Battle of the Somme
The national collection of paintings is a rich record of British history. Some paintings are like reportage, capturing scenes with high realism; others add an artistic interpretation which communicates the emotional impact of what it was like to be at key historical events.
Over the coming months, we'll be making selections of paintings showing some of these events. And we've started with 8 paintings to mark the 95th anniversary of the Battle of the Somme, one of the bloodiest encounters of the First World War.
Half of them are from the Imperial War Museum, which has the most comprehensive collection of 20th century war paintings in the UK, but we've also uncovered some striking pictures from other museums around the country.
The first picture in this selection was painted in 1913, a year before the start of the First World War. It shows the peaceful fields and trees, that just three years later would be transformed into a hellish fighting ground. There is something eerily prescient about its title.
The battle began on July 1st 1916, when Allied forces led by Britain attempted to overrun a 15 mile long stretch of German trenches, near the River Somme in North Eastern France. Despite heavy shelling by the Allies in the days before the battle, the German defences remained largely intact. Even worse, the bombardment created large craters that made it harder for Allied troops to reach the German trenches. The artist William Orpen painted the following picture, and many others that captured the physical scarring of the Somme.
The British Commander, General Douglas Haig, thought that the shelling would have weakened the Germans, and the battle would be short and decisive. His troops soon found out that the plan had failed. The taking of every town and feature, resulted in days of fighting and heavy casualties. Trones Wood was one of these - a strategic point outside a small town that the Allies needed to take to make progress. Eventually after two days of fierce fighting, the British 18th and 30th divisions managed to capture the wood.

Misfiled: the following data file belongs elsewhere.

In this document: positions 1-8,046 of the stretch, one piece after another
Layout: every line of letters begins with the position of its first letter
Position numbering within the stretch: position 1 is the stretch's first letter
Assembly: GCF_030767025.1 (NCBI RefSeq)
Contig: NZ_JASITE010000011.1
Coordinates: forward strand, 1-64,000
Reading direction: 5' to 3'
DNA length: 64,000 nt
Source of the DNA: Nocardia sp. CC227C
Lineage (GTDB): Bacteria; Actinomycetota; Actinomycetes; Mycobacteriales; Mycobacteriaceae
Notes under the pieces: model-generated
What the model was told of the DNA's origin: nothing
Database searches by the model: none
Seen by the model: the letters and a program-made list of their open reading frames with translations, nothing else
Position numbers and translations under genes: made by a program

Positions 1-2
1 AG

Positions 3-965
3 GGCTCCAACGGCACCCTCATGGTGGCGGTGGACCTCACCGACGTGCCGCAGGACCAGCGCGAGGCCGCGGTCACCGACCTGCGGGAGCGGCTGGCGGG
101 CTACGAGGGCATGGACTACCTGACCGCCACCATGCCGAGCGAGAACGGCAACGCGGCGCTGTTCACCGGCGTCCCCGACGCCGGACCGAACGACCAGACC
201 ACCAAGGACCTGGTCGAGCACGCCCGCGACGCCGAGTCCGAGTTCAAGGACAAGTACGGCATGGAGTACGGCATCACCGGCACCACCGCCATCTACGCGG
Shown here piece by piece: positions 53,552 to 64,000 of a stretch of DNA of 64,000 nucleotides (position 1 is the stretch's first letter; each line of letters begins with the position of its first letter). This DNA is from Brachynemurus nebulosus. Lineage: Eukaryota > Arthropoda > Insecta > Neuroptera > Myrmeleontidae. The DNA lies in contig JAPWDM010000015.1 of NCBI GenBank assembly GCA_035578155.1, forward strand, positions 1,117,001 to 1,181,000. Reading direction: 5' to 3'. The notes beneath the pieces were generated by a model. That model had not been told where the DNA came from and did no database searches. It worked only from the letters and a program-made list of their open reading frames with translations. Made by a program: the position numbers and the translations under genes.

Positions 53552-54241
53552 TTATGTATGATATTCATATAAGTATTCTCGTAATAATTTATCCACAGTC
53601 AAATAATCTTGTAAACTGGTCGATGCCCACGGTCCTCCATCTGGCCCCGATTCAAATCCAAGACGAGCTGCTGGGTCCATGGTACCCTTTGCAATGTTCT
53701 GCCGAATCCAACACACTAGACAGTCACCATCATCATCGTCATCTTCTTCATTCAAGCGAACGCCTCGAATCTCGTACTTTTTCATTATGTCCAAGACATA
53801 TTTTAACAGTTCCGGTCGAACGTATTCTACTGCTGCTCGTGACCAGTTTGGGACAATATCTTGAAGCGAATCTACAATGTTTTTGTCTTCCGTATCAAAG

Another closely fought encounter was at Mametz Wood, where the 38th Welsh Division fought hand to hand with the Germans. The fighting was so intense, that veterans recalled the soldiers crying in each other’s faces. The poet Robert Graves fought at Mametz Wood, and wrote: ‘It was full of dead Prussian Guards, big men, and dead Royal Welch Fusiliers and South Wales Borderers, little men. Not a single tree in the wood remained unbroken.’
(You can hear Dan Snow talk about this painting in his Guided Tour of the nation's art collection: The Art of War)
The Welsh at Mametz Wood (Christopher Williams, early 20th century, National Museum of Wales/Amgueddfa Cymru)
In September 1916 at the Somme, tanks were used for the first time in history. Despite the surprise element, they provided little help. Many of them were faulty and inefficient, and were left broken down on the battlefield.
The number of casualties was unprecedented. On July 1, the first day of the battle, over 19,000 British soldiers were killed. By the time the Battle of the Somme ended, there were over a million casualties on both sides, with over 300,000 killed or missing.
The soldiers had volunteered with dreams of returning home victorious and full of adventure stories. Those who came back were scarred for life. Here we see the wounded silently escorted out of Charing Cross station, in a very different atmosphere to the one they left in.
Outside Charing Cross Station, July 1916: Casualties from the Battle of the Somme Arriving in London (John Hodgson Lobley, 1918) from Imperial War Museum
After over four months fighting, the battle ended. Neither side had made a significant breakthrough. The Battle of the Somme has come to stand for the horrific slaughter and stalemate that characterised so much of the fighting in the First World War.
This article was corrected on 04/07/11 after comments by WFA Web Editor.